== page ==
On the right-hand side of the quoted expression there is a surface integral over the surface ##A##; ##\mathrm{d}^2 \vec{f}## are the surface-normal-vector elements. They are vectors with the length given by the area of a little surface element and a direction perpendicular to the surface. The integral is the magnetic flux through the surface, ##A##, and you take the time derivative of this magnetic flux. As defined earlier in my posting the electromotive force is defined as a line integral along the closed boundary, ##\partial A##, of the surface ##A##. The direction is chosen relative to the direction of the surface-normal elements according to the right-hand rule, i.e., pointing with the thumb of your right hand in direction of the surface-normal elements your fingers give the orientation of the boundary curve:
$$\mathcal{E}=\int_{\partial A} \mathrm{d} \vec{r} \cdot \vec{E}.$$
Since this line integral along a closed path is not zero in this case, there can be no scalar potential for ##\vec{E}##, because then this integral must be zero.
 
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  • #6
Yes, it's like climbing a mountain and then descending to the same point, but with a different potential.

How can I relate the spinning rotation of the disc with the produced fem? Since the produced current is proportional to the resistance, I think that I have to find a maximum of produced current as a balance between the air flow and the dynamo's resistance, otherwise I could block the rotor or let him spinning too fast without any produced current.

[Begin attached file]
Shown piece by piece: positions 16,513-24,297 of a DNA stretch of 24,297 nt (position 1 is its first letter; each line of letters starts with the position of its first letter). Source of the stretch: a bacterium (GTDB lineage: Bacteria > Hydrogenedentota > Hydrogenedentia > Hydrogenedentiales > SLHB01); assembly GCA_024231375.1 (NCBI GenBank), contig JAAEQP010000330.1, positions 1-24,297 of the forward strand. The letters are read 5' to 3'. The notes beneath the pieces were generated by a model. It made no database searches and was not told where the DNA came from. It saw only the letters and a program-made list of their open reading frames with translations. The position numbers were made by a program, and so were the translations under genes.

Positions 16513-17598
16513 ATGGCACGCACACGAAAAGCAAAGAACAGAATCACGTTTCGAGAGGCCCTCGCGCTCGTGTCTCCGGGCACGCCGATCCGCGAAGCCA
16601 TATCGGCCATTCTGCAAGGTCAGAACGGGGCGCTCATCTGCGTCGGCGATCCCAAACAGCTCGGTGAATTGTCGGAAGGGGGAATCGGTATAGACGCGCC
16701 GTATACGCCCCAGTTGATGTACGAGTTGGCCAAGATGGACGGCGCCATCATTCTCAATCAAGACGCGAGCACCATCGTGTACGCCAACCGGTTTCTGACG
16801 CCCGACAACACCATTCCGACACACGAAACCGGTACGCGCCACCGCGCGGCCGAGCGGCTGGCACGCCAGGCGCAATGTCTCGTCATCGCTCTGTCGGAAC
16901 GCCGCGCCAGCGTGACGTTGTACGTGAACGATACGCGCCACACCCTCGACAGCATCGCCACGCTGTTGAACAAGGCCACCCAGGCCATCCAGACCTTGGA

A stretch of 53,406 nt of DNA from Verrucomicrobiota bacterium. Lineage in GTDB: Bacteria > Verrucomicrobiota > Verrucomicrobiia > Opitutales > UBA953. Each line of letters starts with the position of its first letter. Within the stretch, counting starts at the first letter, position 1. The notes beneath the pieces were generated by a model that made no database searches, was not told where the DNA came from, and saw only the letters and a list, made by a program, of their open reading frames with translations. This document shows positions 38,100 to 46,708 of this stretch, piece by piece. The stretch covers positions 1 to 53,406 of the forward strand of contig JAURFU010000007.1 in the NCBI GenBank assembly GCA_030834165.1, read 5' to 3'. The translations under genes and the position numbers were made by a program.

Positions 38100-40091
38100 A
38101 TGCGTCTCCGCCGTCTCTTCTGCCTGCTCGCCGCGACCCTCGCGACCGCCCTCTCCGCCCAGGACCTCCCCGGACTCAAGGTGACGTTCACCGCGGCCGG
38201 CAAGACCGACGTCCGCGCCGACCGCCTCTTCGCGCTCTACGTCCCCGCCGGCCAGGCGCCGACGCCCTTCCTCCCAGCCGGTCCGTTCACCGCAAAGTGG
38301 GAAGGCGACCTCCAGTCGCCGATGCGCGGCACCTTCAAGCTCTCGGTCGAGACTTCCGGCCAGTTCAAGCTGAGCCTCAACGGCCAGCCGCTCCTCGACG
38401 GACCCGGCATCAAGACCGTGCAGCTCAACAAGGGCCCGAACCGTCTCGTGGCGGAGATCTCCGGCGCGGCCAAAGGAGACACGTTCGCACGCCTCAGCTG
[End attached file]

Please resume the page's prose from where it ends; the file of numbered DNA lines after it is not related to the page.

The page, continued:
I brushed up the section about Faraday's law but I'm only able to find the electric field produced by a changing magnetic field on a closed loop, at a certain radius
 

Related to Can I Calculate the Current and Tension Produced by a Dynamo?

1. What is a Dynamo?

A Dynamo is a device that converts mechanical energy into electrical energy. It typically consists of a rotating coil of wire within a magnetic field, which generates an electric current.

2. How is current produced by a Dynamo?

Current is produced by a Dynamo through the process of electromagnetic induction. As the coil of wire rotates within the magnetic field, it creates a changing magnetic flux, which induces an electric current in the wire.

3. What factors affect the amount of current produced by a Dynamo?

The amount of current produced by a Dynamo is affected by several factors, including the speed of rotation, the strength of the magnetic field, and the number of turns in the coil of wire.

4. What is the difference between AC and DC current produced by a Dynamo?

AC (alternating current) is produced when the coil of wire in a Dynamo rotates continuously, while DC (direct current) is produced when the coil rotates back and forth within the magnetic field. AC is used in most power systems, while DC is used in smaller devices such as batteries.

5. Can a Dynamo produce infinite current?

No, a Dynamo cannot produce infinite current. The amount of current produced is limited by the physical properties of the materials used and the design of the Dynamo. However, advancements in technology have allowed for Dynamos to produce higher amounts of current than ever before.